Many businesses implement new systems or applications to improve efficiency, then roll out training to all employees. The training goal shouldn’t be training the new system, it should be improving efficiency and maximizing return on investment of the new system. In most cases, you don’t want to teach all aspects of a new system to every employee, you want to teach each group the specific processes and features they need. The overall goal will be supported by the training objectives for each group.

Yes, this is training design basics. In the block diagram for ADDIE defining goals is the first step, but one thing I’ve learned over the last year is that it doesn’t hurt to be reminded of the basics and not take the obvious for granted.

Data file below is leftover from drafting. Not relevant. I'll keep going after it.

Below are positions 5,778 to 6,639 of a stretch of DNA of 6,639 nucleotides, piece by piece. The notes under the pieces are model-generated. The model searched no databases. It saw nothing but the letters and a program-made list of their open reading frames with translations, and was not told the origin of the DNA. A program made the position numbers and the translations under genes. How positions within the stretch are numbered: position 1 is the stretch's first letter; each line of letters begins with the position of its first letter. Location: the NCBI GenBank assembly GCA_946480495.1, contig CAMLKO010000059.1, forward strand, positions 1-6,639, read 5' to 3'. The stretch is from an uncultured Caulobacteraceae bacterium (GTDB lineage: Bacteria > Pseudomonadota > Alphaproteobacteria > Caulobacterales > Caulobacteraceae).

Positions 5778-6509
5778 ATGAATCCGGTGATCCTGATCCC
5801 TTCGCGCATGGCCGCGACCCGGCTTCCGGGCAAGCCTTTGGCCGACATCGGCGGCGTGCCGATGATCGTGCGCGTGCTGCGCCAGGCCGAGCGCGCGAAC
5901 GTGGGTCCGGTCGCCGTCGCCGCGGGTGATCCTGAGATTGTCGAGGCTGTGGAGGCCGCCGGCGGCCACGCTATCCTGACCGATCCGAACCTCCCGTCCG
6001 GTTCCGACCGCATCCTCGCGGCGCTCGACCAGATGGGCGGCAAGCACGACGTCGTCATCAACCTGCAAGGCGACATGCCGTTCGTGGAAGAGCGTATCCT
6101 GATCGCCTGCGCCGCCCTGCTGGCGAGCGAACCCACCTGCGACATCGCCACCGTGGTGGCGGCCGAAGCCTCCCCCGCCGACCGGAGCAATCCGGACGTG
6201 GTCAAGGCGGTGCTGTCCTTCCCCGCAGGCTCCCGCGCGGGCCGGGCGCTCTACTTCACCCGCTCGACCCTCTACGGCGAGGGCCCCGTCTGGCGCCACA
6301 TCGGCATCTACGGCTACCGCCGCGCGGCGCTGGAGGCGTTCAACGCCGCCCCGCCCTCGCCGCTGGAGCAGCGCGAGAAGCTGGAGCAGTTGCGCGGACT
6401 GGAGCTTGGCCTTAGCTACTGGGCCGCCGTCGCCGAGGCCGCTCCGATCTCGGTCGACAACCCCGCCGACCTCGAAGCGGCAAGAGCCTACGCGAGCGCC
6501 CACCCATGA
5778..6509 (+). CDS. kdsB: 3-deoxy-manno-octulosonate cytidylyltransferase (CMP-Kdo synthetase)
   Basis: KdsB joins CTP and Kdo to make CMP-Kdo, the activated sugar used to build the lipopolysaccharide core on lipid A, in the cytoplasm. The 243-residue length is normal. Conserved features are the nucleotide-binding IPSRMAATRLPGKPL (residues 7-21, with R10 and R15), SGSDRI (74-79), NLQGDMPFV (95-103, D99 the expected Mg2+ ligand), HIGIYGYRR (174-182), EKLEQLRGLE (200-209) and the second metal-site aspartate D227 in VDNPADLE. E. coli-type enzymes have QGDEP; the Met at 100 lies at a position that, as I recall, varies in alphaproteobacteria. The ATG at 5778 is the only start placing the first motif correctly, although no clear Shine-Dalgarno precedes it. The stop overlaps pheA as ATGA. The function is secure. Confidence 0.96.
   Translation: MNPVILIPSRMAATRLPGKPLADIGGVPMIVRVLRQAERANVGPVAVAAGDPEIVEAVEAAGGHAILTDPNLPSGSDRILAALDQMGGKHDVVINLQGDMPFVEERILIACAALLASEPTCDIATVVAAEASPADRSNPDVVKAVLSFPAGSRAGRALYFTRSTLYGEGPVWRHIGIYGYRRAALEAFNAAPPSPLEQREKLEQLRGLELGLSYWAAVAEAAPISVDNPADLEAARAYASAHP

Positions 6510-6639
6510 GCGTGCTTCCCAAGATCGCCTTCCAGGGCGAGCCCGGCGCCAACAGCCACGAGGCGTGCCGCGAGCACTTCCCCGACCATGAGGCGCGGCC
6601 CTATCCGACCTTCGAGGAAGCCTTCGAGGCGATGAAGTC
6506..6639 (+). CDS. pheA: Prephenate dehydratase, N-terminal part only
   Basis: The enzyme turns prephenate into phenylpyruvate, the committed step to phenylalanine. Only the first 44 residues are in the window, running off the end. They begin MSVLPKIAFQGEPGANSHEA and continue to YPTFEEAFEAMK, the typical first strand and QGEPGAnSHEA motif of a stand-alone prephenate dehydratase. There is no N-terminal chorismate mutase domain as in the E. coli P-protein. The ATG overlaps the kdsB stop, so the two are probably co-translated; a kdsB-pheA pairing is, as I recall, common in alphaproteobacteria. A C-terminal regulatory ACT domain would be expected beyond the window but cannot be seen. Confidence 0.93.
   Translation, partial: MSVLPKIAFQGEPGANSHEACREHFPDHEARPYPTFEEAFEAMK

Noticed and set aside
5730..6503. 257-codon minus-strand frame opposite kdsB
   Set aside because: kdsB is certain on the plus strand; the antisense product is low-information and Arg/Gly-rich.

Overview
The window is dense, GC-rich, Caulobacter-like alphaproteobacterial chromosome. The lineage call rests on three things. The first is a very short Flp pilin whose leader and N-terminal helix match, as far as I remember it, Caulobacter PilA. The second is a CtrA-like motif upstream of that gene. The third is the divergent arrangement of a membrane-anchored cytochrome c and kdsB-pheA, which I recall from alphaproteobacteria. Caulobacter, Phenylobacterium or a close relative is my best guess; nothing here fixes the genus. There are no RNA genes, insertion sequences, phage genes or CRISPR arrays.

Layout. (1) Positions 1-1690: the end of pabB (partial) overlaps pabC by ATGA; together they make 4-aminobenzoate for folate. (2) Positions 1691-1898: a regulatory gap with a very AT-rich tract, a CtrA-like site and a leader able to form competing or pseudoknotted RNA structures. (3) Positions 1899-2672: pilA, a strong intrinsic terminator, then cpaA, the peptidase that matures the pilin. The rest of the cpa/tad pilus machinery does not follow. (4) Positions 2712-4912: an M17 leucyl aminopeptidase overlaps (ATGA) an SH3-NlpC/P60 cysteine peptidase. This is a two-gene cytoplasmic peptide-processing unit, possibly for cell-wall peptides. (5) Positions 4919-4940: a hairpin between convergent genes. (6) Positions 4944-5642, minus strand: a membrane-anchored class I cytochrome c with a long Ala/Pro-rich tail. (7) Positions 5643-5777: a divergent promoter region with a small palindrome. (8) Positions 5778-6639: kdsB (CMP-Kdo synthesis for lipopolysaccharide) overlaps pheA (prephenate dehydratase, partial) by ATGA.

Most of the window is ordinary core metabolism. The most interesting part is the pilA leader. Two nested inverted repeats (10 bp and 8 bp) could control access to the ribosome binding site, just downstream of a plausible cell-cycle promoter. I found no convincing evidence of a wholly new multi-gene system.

In my search for an LMS I’ve clearly defined my goals. Those goals guided the process of defining requirements and prioritizing the requirements. I’m still looking, but have a clear picture of what I need and how it will help reach business goals.

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The Great LMS Selection Adventure

Well, lucky me finally convinced people that we need an LMS. Now I just need to figure out which one will work best for us. About a year ago I started down this same path, but the project was put on hold. I’ve been in touch with one vendor from my earlier list, but I have a sneaking suspicion the landscaped has changed in the last year.

At the eLearning Guild Annual Gathering I was surprised by how few LMS vendors were there. I figured there would be a bunch of companies promoting their products. Maybe most vendors have hit a saturation point where they are living off the support/upgrade/maintenance agreements. Based on my research, ongoing support adds up to a lot of money, which is why I’m comparing prices over five years. Some LMSs have a relatively low initial cost, but high support costs. Others have high initial cost, but low year-to-year costs. Some are just downright outrageously expensive no matter how you look at it.